Walden University Wk 6 Socioe

5 days ago

Joseph Senesie

RE: Week 6

COLLAPSE

Explanation for whether or not socioeconomic status should be used to allocate resources for public health financing

Socioeconomic status should determine the allocation of resources in public health. According to Levi, Juliano and Richardson (2007), the allocation of resources to support public health should be based on population distribution, risk factors, and disease burden. The distribution of resources based on need contributes to the reduction of inequity in healthcare. As indicated by Lee (2021), equity is one of the ethical requirements in the distribution of healthcare services. Distributing resources in public health without standards and a transparent process is counterproductive as marginalized populations will suffer the ramifications of such an irrational process. For instance, the lack of transparency and standards of resources allocation in public health at both federal and state-level promote the continued imbalance in the health system in the United States (Levi, Juliano & Richardson, 2007). Furthermore, in the era of scarcity of resources, it makes sense to distribute the limited resources based on need, hence, ensuring overall efficiency (Olsen Øystein, 2010).

Explain how the socioeconomic status of communities drives the financing need for public health initiatives

Socioeconomic factors drive the need for public health investment. The World Health Organization recommends investing a minimum of $40 per capita in healthcare results in meeting basic health, water, and sanitation needs (Anyangu-Amu, 2010). Investing sufficient resources per capita contributes to the development of the healthcare system. Based on a nutrition study in Indonesia, negative socioeconomic factor such as low income is associated with high stunting levels in children under-five (Utami, Setiawan, & Fitriyani, 2019). Thus, meeting the financial gaps brings about positive change and improvement in the health status of a community. According to the World Health Organization (2004), increased income reduces the disease burden. Therefore, socioeconomic status of individuals, households, and communities are linked to public health needs.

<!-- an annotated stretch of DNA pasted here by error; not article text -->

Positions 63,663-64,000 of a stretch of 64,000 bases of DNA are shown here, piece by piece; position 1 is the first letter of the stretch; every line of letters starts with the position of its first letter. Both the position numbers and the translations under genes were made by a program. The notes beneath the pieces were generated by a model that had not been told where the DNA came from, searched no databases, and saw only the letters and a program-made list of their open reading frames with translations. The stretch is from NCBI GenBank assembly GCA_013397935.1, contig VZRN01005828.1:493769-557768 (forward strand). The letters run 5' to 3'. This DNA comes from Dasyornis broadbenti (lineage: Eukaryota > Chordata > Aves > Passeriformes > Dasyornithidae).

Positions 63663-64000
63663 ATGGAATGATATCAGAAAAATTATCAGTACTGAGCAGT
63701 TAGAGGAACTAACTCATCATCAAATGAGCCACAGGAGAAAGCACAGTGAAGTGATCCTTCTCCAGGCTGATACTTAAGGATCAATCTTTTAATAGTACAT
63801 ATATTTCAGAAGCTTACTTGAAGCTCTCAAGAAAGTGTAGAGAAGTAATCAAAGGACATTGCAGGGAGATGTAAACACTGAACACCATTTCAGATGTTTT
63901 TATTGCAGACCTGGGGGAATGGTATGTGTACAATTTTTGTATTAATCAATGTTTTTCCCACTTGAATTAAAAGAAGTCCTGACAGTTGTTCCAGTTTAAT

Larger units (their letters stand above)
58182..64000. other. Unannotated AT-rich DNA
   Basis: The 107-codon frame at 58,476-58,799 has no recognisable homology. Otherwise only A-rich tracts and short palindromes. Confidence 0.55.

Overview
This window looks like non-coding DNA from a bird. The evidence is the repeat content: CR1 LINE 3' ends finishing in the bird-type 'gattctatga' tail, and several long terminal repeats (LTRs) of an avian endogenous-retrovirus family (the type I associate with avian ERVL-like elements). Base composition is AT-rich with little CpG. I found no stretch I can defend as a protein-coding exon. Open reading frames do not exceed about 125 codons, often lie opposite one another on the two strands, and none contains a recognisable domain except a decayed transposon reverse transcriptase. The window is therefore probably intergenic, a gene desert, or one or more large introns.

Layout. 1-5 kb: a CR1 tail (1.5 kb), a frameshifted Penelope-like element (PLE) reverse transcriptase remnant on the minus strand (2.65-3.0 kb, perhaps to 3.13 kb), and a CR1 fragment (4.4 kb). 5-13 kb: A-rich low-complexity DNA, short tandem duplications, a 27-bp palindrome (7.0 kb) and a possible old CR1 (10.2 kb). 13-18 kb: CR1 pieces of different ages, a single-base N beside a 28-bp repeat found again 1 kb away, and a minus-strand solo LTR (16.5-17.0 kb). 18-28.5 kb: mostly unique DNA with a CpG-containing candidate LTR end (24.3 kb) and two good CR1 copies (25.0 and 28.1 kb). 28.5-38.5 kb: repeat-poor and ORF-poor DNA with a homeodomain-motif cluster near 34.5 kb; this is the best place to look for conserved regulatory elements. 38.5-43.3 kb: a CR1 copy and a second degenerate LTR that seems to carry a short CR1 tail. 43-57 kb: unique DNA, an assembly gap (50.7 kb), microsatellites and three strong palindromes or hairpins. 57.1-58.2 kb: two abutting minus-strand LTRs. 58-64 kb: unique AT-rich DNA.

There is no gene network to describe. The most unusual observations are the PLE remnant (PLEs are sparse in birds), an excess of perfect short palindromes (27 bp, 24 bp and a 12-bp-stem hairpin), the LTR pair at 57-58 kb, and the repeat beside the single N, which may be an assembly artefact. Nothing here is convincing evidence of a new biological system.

Reference

Anyangu-Amu, S. (2010). Financing Public Health in Africa. Retrieved from

http://www.ipsnews.net/2010/09/financing-public-he…

Lee, L. M. (2012). Public Health Ethics Theory: Review and Path to Convergence. Journal of Law, Medicine &

Ethics, 40(1), 85–98. Retrieved from

https://doi-org.ezp.waldenulibrary.org/10.1111/j.1748-720X.2012.00648.x.

Levi, J., Juliano, C., & Richardson, M. (2007). Financing Public Health: Diminished Funding for Core Needs and State-by-State Variation in Support. Journal of Public Management and Practice, 13(2), 97 – 102. Retrieved from

https://oce-ovid-com.ezp.waldenulibrary.org/articl…

Olsen Øystein E. (2010). The impact of global health initiatives on trust in health care provision under extreme resource scarcity: presenting an agenda for debate from a case study of emergency obstetric care in Northern Tanzania. Health Research Policy and Systems, 8(1), 14. Retrieved from

https://doi-org.ezp.waldenulibrary.org/10.1186/1478-4505-8-14

Utami, R., Setiawan, A., & Fitriyani, P. (2019). Identifying causal risk factors for stunting in children under five years of age in South Jakarta, Indonesia. Retrieved from

https://www.elsevier.es/es-revista-enfermeria-clinica-35-articulo-identifying-causal-risk-factors-for-S1130862119302165